After cameras, crime down in the ID

By Charles Lam
Northwest Asian Weekly

Cameras are placed throughout Chinatown and are administered though one central system. (Photo by Charles Lam/NWAW)

In 2011, a committee of International District stakeholders came together to install a system of surveillance cameras in the neighborhood. Nearly two years later, the system has already made an impact and is set to be improved and expanded.

The cameras are placed throughout Chinatown and keep an eye on areas that formerly saw high rates of crime, such as Hing Hay Park and 6th Avenue.

In the time that the system has been active, in conjunction with increased police patrols, crime in the district has dropped.

In 2012, the first full year of the system’s operation, 848 police reports were filed in the International District, down from 959 in 2011 when there was no camera system, according to data from the Seattle Police Department. In 2013 to date, 439 reports have been filed, down from 525 during the same time period in 2011.

On June 21, the Seniors in Action Foundation (SIAF), the organization spearheading the program, held another fundraiser to improve the cameras, raising over $30,000. The funds will go towards improving the system’s infrastructure, growing its storage and the network capabilities. In addition, two or three additional cameras will be installed, pending the final fundraising amount, adding to the nine currently active cameras in the district.

Lt. Gov. Brad Owen and SIAF President Nora Chan at the June 21 fundraiser (Photo by George Liu/NWAW)

When the cameras were first put in place, issues concerning privacy were raised, and the administrators of the system have done their best to alleviate those fears. The cameras are pointed towards public areas and are programed not to record windows, even if the cameras are moved, according to the SIAF, the organization who spearheaded the campaign. The footage is also not actively monitored; rather it is examined when there are reports of crime. Footage is also only kept on hand for two weeks before being deleted.

“Basically, we want to have the same kind of flexibility that the police have in downtown Seattle. Again, no one is watching the cameras on a regular basis. Only a handful of people can login to the cameras. It’s more about calling up that information and using it in court,” said Don Blakeney, executive director of the Seattle Chinatown–International District Business Improvement Area, the organization that administers the program. “… it gives everyone a greater sense of safety when they come out at night.”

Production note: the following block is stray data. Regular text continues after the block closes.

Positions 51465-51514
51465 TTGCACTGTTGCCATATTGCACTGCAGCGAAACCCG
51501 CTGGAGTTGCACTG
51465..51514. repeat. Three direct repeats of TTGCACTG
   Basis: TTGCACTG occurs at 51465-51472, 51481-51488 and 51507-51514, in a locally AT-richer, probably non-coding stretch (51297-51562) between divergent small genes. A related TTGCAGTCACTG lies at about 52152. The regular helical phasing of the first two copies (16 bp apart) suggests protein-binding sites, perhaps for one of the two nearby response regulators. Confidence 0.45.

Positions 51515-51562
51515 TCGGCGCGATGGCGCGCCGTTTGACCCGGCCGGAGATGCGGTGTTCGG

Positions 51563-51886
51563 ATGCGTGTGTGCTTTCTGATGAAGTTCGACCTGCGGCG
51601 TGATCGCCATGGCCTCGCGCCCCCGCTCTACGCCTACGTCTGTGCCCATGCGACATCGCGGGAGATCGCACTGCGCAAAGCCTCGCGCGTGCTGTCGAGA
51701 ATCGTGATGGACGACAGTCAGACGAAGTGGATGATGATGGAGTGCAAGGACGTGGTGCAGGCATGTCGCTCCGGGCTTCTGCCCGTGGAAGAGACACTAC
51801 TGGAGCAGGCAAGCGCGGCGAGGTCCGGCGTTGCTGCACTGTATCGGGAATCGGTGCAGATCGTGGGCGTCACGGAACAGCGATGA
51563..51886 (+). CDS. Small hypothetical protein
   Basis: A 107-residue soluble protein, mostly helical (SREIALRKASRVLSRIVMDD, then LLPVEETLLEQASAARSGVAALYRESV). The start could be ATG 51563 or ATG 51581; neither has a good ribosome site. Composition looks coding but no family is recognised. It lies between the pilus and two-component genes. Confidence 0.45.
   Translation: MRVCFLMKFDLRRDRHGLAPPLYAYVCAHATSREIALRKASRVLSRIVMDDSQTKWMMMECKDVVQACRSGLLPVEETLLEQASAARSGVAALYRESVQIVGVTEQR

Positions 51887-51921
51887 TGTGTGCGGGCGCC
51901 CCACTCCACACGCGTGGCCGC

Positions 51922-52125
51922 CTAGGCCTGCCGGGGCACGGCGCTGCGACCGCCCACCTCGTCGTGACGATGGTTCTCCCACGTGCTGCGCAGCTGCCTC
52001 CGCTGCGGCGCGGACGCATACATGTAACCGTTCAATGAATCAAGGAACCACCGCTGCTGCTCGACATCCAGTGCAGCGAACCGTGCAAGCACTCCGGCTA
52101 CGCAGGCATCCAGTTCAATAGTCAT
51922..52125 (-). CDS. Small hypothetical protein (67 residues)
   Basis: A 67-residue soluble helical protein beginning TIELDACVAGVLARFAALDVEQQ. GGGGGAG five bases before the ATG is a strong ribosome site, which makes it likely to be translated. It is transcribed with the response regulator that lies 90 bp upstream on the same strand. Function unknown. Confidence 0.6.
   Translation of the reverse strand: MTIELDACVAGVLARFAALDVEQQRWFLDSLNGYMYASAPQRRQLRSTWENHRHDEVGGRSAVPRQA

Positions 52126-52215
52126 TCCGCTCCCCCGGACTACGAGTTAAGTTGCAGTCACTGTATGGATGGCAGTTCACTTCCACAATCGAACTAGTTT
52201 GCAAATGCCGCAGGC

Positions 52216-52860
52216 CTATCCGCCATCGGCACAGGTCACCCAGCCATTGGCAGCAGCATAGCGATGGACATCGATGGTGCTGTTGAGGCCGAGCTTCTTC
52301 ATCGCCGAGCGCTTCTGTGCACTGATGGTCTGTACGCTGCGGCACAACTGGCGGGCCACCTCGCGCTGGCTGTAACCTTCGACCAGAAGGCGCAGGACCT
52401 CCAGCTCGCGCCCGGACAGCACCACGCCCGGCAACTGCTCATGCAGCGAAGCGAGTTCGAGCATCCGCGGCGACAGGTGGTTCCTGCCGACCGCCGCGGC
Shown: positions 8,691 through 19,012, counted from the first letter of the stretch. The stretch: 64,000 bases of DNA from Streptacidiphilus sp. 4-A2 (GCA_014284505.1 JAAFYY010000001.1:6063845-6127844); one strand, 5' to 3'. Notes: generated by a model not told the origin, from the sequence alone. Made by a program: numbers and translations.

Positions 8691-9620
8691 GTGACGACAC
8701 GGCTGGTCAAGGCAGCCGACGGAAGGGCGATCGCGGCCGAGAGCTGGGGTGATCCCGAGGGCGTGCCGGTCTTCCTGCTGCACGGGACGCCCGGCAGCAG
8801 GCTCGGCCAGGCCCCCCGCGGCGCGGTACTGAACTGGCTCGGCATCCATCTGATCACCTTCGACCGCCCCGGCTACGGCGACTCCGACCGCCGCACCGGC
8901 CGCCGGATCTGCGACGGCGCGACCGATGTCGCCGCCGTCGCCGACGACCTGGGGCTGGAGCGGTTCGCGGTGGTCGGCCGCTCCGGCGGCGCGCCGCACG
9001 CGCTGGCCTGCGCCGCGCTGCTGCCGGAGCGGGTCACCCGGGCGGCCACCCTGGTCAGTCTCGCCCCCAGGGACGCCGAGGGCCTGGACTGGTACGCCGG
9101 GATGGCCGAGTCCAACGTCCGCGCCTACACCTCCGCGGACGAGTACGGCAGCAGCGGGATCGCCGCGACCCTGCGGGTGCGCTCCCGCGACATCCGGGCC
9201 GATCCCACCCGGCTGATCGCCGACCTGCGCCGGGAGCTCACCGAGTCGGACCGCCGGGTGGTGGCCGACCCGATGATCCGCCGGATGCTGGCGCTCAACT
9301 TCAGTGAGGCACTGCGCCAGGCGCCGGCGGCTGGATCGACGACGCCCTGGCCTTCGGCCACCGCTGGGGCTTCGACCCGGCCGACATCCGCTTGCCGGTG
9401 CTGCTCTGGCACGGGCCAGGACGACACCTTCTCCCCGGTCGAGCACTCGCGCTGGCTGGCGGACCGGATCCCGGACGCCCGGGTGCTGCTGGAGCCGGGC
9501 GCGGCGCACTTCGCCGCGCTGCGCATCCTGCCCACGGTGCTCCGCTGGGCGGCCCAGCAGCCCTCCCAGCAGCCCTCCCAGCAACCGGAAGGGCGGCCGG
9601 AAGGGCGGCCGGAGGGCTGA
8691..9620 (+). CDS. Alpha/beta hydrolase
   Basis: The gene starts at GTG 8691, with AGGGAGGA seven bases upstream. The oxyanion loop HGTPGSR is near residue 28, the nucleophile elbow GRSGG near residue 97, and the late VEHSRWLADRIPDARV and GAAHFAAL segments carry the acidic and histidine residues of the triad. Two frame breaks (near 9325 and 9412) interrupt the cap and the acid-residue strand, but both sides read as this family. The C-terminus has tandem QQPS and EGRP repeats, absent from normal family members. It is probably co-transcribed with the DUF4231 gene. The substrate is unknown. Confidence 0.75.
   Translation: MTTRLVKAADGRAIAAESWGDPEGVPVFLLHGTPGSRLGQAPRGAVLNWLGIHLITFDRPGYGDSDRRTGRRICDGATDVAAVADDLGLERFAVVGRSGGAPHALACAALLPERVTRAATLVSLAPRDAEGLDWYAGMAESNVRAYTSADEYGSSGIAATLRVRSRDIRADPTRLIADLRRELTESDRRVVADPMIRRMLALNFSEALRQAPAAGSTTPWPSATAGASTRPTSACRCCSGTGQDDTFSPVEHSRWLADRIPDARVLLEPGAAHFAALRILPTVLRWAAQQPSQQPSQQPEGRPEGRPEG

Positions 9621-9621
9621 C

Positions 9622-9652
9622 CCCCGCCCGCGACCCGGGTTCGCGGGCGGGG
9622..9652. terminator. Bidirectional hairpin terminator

The new system replaced a disconnected system of older private cameras that did little to prevent crime or provide evidence.

“[The cameras] are a tool we found we needed because the older cameras that are in the neighborhood — and there were plenty of cameras in the neighborhood already — were old and not sophisticated enough to stand up in court,” said Blakeney. “We had a situation in 2011 where a guy came down to the neighborhood and tagged 32 buildings with a spray can. We caught him on two cameras … you could see what he was doing and you could see the license plate of his truck, but when we went with this to court, the camera’s calendar had not been reset so the court found it inadmissible.”

At the very least, the cameras have triggered a public discussion in the International District about public safety. ID seniors have visited SPD dispatch offices to learn about language services available when calling 911.

Seattle Police Dispatch can immediately connect callers to Chinese speakers when they call.

“If people are talking, it’s the worst enemy for crime,” Blakeney said. “The cameras have been a catalyst to start a conversation, and that’s really powerful.” (end)

Charles Lam can be reached at

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